In 1872 he had a slight brush with the magistrates:-

York Herald, 6 January 1872
Before I. Wilson and J. Emerson, Esqs., James Richardson, Hutton Rudby, timber merchant, was charged by Robert Scrafton, excise officer, with having used a dog cart at Hutton Rudby on the 29th November last, and not having paid duty for the same.  The case, however, was dismissed.
And then in 1873, his business crashed:

Edinburgh Gazette. 8 April 1873
Bankruptcies Awarded
James Richardson, of Hutton Rudby, York, timber merchant
However, all was not lost, and he was soon back at work in the timber trade.  Within a matter of months James was the manager of the Sawmill in Hutton Rudby.  

In the 1881 Census, he was aged 52 and he and Hannah had with them their younger children, Ellen, Hannah, John and Emma.  Their eldest son, Lewis, is described as a visitor; he was a 25 year old timber merchant.  By then, James's father John had died.

In 1885, James was still a Timber Merchant in the village as we can see from this advertisement:-

Daily Gazette for Middlesbrough, 8 April 1885
TO LET, a pleasantly situated HOUSE at Hutton Rudby; seven Rooms; large Garden.  Apply James Richardson, Timber Merchant.  Hutton Rudby, Yarm
I think this is quite possibly one of the Seaham Villas again.  In 1880 they were advertised as "containing Six Rooms, with Kitchen and Outoffice" but I wonder if now James is counting the kitchen as one of the rooms; reducing the number of words in the advertisement would probably save expense.

Then the following year an identical house is advertised by James's son Lewis – and he gave his address as Sawmill, Hutton Rudby:-

Daily Gazette for Middlesbrough, 21 October 1886 
HUTTON Rudby. - To Let, good House (semi-detached); 7 rooms; large garden.  Apply Lewis Richardson, Sawmill, Hutton Rudby, Yarm 
Clearly, Lewis was now in the timber trade in the village, perhaps having taken over from his father.  A notice in the York Herald reported that on 30 June 1887 Lewis married Miss Florrie Poole of Clifton, Bristol.  In 1888 their son James Arthur Poole Richardson was born in Hutton Rudby.  Soon afterwards, Lewis cleared his stock:

York Herald, 27 October 1888
TO Wheelwrights. - A quantity of best class and specially selected FELLOES, all sizes, for Carts and Rollies.  Also BEDS, SOLES, and sundry Scantlings of first quality.  Will be sold cheap to clear - Apply to LEWIS RICHARDSON, Sawmills, Hutton Rudby, via Yarm
He and Florrie moved the family to Ripon, where their daughter Elsie was born in 1890.  In the 1901 census they can be found living in Stretford, Lancashire, where Lewis was working as a "Foreign Timber Agent".

In the meantime – and perhaps while Lewis was running the Sawmill – his father James had become a farmer.  The 1891 Census finds him and Hannah and their unmarried children Eleanor (Ellen), Hannah, John James and Emma at Potto Carr farm.  It lies off Parson's Back Lane, a little way outside Hutton Rudby.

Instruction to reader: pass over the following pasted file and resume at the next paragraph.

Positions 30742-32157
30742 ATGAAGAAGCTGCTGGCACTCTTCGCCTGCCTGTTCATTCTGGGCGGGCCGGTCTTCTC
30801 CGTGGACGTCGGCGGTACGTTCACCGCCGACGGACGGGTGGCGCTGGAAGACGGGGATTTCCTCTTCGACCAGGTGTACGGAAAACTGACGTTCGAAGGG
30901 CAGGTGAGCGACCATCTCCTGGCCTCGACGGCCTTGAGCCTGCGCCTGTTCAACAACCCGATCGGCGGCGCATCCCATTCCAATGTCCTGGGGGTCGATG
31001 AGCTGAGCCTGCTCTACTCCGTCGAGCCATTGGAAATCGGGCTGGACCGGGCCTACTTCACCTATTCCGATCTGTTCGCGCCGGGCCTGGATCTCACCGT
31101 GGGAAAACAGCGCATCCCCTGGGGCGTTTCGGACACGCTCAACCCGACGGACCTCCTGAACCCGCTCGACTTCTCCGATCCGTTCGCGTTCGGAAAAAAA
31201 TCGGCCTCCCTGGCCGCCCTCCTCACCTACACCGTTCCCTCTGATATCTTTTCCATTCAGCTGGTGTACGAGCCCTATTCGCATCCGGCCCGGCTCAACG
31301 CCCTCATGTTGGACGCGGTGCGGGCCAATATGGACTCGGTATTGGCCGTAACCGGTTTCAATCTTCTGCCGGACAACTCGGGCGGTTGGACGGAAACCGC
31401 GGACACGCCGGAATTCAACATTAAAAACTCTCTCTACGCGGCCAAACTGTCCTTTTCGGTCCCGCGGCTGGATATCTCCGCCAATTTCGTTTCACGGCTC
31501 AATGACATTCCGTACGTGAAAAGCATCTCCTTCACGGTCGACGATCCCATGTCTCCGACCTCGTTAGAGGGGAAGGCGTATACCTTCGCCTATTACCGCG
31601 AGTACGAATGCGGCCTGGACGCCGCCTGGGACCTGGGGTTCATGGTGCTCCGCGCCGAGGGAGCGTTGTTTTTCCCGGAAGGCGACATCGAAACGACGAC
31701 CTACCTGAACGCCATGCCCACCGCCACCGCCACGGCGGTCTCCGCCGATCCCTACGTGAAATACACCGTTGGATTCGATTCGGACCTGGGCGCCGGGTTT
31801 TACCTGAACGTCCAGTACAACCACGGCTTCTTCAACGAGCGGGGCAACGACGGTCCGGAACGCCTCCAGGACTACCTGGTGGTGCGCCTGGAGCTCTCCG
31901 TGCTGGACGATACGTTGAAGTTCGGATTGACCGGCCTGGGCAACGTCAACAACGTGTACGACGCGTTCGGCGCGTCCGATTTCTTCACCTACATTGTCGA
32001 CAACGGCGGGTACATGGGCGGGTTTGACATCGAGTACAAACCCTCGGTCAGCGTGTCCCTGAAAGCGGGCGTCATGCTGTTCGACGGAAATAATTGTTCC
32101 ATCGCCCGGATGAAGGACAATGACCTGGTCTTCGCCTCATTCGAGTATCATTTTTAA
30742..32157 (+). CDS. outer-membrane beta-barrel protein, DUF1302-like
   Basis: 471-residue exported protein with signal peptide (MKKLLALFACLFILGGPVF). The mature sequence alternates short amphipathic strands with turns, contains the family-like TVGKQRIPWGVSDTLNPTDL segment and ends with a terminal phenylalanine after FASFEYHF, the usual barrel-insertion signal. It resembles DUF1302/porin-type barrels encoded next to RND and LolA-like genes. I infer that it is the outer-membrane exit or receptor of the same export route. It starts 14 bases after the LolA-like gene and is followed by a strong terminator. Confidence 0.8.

The 1901 Census shows John James and his sisters Hannah and Emma running the farm together as partners.

The Sawmill in Hutton Rudby

Hutton Rudby Sawmill
We see here the Sawmill in full operation in this photograph, together with 6 men, 3 children and a dog on top of the log pile.  

The first mention that I can find of the Sawmill is in the 1861 Census, when it is recorded by the enumerator, not as an occupied building but in the same way that he recorded the National School and the chapels.  However, while in the 1871 census I can find several men who are clearly employed in the sawmill, in the 1861 census I can find no one.  Either the Sawmill was not in operation, or somebody ran it as part of their main business and employed general labourers to operate it.

By the time of the 1871 Census it is clear that the sawmill is in full operation and staffed by workmen from outside the village.  Apart from James Richardson, described as a timber merchant, there were 3 bobbin makers (two of them born in Middlesbrough, the other in Morley), a bobbin turner (born in Pudsey), a wood turner and a Newcastle-born sawyer.  

But James went bankrupt in April 1873 and it was clearly not a good time for timber merchants in Hutton Rudby, as another notice shows that Aaron Carter of Hutton Rudby, Timber Merchant, went into a composition with his creditors under the Bankruptcy Act of 1869 in February 1874.  Perhaps Aaron Carter had taken over James Richardson's business?  It seems very likely.

And perhaps it was at this point that the Wilson brothers became actively involved.

Allan Bowes Wilson (of Hutton House) and his brother Thomas (of Enterpen Hall) were linen manufacturers and owned the Sailcloth Mill beside the River Leven.  Their father James Wilson was the founder of their fortunes, and the family was of considerable importance in the village.  They had capital behind them and were able to invest.  I wonder if they owned the sawmill buildings, and stepped in to keep the business running.

This advertisement of 1874 shows the Sawmill – now called the Hutton Rudby Sawmill Company – advertising for workmen, and we can see from it that James Richardson is the manager:-